US pressure on Iran and its “long-arm jurisdiction” against companies in third countries is the “root cause” of tension with Tehran, a Foreign Ministry spokesman said.
“China has consistently and resolutely opposed the United States imposing unilateral sanctions and so-called long-armed jurisdiction over other countries, including China,” said the spokesman, Geng Shuang. “We urge the United States to immediately correct this wrong approach and earnestly respect the legitimate rights and interests of all parties,”
The US Treasury said Thursday it had imposed sanctions on what it called a network of front companies and agents. It said they are based in Iran, China and Belgium. The Treasury gave no details but said the purchases violated UN restrictions on materials that can be used for nuclear programs.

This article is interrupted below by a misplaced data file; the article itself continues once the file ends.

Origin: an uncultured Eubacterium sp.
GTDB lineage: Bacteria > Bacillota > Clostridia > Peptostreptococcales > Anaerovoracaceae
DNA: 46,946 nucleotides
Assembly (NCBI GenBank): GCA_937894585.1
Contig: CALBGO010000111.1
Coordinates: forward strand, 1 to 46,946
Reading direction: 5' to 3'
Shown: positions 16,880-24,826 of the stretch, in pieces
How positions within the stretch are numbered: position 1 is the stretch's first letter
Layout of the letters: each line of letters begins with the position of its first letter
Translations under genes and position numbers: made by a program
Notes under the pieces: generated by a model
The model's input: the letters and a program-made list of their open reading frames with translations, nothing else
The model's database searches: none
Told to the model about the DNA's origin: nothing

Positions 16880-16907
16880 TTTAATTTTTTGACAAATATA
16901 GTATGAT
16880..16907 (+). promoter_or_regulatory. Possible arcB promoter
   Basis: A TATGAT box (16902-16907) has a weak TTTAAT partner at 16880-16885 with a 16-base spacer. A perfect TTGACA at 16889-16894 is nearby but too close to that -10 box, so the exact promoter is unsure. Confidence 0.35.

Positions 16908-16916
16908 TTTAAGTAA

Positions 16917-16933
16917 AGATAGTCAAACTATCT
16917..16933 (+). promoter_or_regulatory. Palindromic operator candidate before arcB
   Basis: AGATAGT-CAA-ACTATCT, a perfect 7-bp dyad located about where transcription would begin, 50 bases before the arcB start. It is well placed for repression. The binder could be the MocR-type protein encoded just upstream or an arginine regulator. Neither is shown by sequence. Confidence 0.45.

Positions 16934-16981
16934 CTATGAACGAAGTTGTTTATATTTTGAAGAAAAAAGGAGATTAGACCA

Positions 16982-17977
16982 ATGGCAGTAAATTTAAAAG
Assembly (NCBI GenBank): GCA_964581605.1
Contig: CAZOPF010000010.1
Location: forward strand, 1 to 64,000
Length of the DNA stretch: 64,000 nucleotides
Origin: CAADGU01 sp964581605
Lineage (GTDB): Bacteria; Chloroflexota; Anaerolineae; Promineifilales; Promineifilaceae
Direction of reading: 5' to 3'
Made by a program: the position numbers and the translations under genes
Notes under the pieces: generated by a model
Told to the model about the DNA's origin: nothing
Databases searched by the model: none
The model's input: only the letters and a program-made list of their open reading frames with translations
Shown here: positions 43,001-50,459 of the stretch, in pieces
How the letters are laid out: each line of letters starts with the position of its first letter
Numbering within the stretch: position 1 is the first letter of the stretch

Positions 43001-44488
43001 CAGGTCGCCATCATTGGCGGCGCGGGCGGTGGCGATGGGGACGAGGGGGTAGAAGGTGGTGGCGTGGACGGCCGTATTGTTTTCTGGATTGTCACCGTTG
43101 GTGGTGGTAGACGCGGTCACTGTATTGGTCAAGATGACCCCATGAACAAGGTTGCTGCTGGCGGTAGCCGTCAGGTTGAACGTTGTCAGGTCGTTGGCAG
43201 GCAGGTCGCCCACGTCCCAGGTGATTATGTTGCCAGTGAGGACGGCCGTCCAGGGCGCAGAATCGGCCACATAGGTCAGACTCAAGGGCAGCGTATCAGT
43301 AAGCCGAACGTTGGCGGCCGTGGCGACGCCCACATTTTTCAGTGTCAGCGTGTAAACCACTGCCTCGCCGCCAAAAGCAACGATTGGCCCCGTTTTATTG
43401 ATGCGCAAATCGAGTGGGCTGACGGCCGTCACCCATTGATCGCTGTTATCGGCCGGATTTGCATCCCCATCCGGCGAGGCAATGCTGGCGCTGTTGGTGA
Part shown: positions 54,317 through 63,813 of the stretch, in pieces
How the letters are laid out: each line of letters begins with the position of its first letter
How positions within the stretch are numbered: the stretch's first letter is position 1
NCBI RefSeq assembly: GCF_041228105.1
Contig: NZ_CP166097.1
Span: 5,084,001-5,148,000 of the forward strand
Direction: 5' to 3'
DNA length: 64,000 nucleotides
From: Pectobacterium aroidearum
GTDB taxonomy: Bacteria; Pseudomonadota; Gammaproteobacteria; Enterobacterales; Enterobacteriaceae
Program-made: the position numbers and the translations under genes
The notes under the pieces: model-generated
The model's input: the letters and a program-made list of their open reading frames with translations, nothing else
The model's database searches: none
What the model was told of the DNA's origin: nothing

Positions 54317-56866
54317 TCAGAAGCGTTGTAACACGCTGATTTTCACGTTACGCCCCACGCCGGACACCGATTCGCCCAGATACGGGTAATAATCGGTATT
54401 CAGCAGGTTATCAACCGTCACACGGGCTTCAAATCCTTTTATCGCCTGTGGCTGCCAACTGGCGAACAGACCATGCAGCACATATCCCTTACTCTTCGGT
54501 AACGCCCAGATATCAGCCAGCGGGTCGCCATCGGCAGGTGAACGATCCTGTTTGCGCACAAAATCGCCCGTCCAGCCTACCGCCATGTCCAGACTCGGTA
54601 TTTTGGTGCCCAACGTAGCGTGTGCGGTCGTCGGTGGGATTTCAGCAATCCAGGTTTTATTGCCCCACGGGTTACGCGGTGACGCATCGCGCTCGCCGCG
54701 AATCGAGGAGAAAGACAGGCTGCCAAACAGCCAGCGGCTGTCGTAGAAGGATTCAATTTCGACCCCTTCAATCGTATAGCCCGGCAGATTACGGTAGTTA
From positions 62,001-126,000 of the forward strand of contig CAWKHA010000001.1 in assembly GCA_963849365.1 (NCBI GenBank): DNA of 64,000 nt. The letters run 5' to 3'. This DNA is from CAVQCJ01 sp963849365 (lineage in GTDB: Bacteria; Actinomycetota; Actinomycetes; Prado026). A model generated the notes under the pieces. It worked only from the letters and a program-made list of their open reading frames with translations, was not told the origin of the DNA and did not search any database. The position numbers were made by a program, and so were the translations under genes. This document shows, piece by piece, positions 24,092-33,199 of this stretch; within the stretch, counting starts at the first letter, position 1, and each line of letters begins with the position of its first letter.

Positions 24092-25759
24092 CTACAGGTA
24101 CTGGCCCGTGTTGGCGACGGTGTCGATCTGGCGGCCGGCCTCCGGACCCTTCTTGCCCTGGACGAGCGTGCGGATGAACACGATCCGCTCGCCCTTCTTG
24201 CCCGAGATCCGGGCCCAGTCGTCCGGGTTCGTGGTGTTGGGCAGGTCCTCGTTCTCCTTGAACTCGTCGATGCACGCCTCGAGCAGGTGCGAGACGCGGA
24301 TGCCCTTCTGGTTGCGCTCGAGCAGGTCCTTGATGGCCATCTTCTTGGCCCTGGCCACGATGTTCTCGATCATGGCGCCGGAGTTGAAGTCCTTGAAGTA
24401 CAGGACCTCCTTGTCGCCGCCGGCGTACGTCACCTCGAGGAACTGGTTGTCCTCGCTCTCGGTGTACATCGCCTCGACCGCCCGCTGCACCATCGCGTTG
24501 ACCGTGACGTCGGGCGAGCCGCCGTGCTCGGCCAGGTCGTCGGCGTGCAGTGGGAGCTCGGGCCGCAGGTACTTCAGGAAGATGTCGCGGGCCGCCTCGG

They are the first sanctions by Washington since Tehran announced earlier this month it would increase its levels of enriched uranium.
Tehran announced on July 1 that it had amassed more low-enriched uranium than permitted under its 2015 nuclear deal with world powers, marking its first major step beyond the terms of the pact, within the framework of the deal, since the United States withdrew more than a year ago.
“Treasury is taking action to shut down an Iranian nuclear procurement network that leverages Chinese- and Belgium-based front companies to acquire critical nuclear materials,” Treasury Secretary Steven Mnuchin said in a statement.
The US Treasury said the companies acted as a procurement network for Iran’s Centrifuge Technology Company, or TESA, which plays a pivotal in Iran’s uranium enrichment nuclear program through the production of centrifuges used in facilities belonging to the Atomic Energy Organization of Iran.
AP and Reuters contributed to this story.